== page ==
If we see a distant mountain range, we could count its profile as yet another example of statistical self-similarity because of the hierarchy of peak/valley morphologies on size scales ranging from kilometers to centimeters.  In fact, nearly all of the surfaces we encounter have self-similar structure over at least some range of size scales.  Consider the vast craters-within-craters surface of the Moon displaying self-similar divots that range in diameter from kilometers to millimeters, or the miniature analogue of the pocked bricks under our table.  Erosion processes in desert regions yield a wealth of self-similar surfaces, and areas of snow and ice, from the vast continent of Antarctica to the piles of snow next to our driveways, have self-similar topographies.  Well chosen aerial or ground photographs of Antarctica with different scales between hundreds of kilometers and hundreds of centimeters can be surprisingly difficult to order in terms of size if reference objects are not included.

               Having noted several examples of statistical self-similarity in the inorganic world, we now decide to return to living organisms wherein the degree of self-similarity is sometimes high, if not quite exact.  The plant kingdom provides one of the richest sources of such examples.  Ferns and cedar boughs have pleasing multi-leveled designs that are strongly self-similar.  The overall shape of the fronds or boughs is roughly that of a broad “sword” with sharp tip and a stem running along its midline.  But if we look more closely at the overall shape, we see that it is actually composed of many small swords oriented at right angles to the main stem.  These second-level swords, in turn, are divided into third-level swords lying roughly perpendicular to the second-level stems.  The Western Red Cedar tree has five scales of self-similar sword-shapes, if one includes the overall triangular shape of the tree itself.  When the three-scaled self-similarity of ferns was first pointed out to me, I realized that I had been looking at ferns for decades without really seeing and appreciating their true design.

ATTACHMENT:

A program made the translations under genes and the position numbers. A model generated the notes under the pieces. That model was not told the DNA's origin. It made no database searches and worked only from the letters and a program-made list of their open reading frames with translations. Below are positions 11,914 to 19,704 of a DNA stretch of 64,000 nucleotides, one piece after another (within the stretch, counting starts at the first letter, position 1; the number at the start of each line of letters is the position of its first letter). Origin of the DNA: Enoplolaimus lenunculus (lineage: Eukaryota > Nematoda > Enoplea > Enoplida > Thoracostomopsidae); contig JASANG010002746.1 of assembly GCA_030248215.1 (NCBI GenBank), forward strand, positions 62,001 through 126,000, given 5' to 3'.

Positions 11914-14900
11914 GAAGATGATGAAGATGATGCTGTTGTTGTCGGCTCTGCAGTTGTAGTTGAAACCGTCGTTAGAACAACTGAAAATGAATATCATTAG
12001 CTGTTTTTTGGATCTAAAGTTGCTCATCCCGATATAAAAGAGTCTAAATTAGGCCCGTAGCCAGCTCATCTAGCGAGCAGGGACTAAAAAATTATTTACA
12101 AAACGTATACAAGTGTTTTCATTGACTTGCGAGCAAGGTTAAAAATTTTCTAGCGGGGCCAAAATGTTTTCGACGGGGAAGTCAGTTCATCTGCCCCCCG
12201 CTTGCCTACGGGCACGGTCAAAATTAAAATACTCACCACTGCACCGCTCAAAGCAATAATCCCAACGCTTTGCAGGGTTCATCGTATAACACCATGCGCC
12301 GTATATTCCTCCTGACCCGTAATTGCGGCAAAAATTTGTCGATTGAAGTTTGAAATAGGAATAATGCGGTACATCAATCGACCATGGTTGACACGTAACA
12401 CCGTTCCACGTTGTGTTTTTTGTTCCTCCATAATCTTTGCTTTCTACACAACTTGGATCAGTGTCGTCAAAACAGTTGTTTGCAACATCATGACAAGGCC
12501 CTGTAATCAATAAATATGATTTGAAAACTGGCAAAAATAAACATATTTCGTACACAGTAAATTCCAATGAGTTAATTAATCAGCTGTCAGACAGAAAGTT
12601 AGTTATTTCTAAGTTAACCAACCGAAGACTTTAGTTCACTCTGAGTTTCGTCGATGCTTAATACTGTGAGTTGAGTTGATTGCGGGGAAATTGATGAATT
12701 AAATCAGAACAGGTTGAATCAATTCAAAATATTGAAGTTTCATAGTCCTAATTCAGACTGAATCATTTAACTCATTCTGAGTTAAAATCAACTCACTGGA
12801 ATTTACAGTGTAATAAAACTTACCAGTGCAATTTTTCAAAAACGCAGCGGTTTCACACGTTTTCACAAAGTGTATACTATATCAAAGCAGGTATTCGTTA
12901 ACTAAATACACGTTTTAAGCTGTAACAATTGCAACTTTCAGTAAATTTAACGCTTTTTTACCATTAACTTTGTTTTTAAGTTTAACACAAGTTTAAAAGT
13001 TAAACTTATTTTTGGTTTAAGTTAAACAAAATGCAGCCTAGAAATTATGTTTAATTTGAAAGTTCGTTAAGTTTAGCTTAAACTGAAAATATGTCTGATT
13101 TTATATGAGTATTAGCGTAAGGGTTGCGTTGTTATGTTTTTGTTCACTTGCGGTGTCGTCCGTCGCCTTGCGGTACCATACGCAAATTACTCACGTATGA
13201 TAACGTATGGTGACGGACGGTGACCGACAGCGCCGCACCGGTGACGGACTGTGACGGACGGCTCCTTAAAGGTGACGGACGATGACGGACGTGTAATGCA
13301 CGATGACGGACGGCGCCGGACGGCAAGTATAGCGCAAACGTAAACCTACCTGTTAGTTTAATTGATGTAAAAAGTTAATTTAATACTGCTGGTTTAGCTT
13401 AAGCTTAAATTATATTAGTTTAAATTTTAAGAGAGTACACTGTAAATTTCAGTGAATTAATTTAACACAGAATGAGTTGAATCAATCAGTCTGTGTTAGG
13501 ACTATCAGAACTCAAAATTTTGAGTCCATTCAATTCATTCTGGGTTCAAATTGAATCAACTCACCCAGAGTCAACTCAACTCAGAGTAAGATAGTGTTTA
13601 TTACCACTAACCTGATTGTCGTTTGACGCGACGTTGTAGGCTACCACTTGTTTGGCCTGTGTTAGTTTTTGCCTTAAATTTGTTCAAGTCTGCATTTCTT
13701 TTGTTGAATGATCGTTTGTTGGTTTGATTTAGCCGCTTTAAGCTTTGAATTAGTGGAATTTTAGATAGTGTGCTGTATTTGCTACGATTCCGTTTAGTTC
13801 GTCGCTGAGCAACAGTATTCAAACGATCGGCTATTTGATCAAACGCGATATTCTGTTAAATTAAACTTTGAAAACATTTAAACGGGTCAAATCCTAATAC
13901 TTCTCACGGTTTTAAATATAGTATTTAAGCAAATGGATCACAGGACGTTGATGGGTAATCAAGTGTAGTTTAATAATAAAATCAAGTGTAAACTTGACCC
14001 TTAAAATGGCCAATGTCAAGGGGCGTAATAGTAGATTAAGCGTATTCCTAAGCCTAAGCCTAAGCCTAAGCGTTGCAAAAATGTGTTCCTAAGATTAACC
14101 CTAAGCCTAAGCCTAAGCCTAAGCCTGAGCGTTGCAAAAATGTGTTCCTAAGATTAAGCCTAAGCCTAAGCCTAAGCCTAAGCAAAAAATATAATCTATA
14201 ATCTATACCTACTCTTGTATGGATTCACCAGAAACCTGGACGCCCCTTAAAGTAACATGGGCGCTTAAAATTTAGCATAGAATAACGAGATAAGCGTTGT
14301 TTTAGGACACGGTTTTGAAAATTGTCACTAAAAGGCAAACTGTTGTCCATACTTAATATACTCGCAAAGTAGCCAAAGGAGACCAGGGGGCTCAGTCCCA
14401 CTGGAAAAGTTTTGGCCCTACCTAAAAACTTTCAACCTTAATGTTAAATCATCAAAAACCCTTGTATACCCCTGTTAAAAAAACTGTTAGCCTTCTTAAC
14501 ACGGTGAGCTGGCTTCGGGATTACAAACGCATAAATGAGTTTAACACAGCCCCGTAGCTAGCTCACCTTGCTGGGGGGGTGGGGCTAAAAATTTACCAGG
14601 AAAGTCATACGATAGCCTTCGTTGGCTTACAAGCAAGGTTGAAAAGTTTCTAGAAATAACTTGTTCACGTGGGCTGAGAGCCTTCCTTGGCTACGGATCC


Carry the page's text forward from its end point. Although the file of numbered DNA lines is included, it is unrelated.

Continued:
The Dill plant affords a pleasing example of self-similarity with two scales of structure.  A main stem rises to a node from which many secondary stems radiate.  At the end of each second level stem there is a miniature copy with radiating third level stems capped by flowers.  Many types of cactus plants, such as the Saguaro, have growth patterns that produce a hierarchy of self-similar lobes.  Another impressive example of self-similarity is found in Broccoli Coral.  Amazingly thick trunks repeatedly subdivide into ever-smaller branches in an impressive hierarchy that reminds one of the bronchial tubes of the lungs.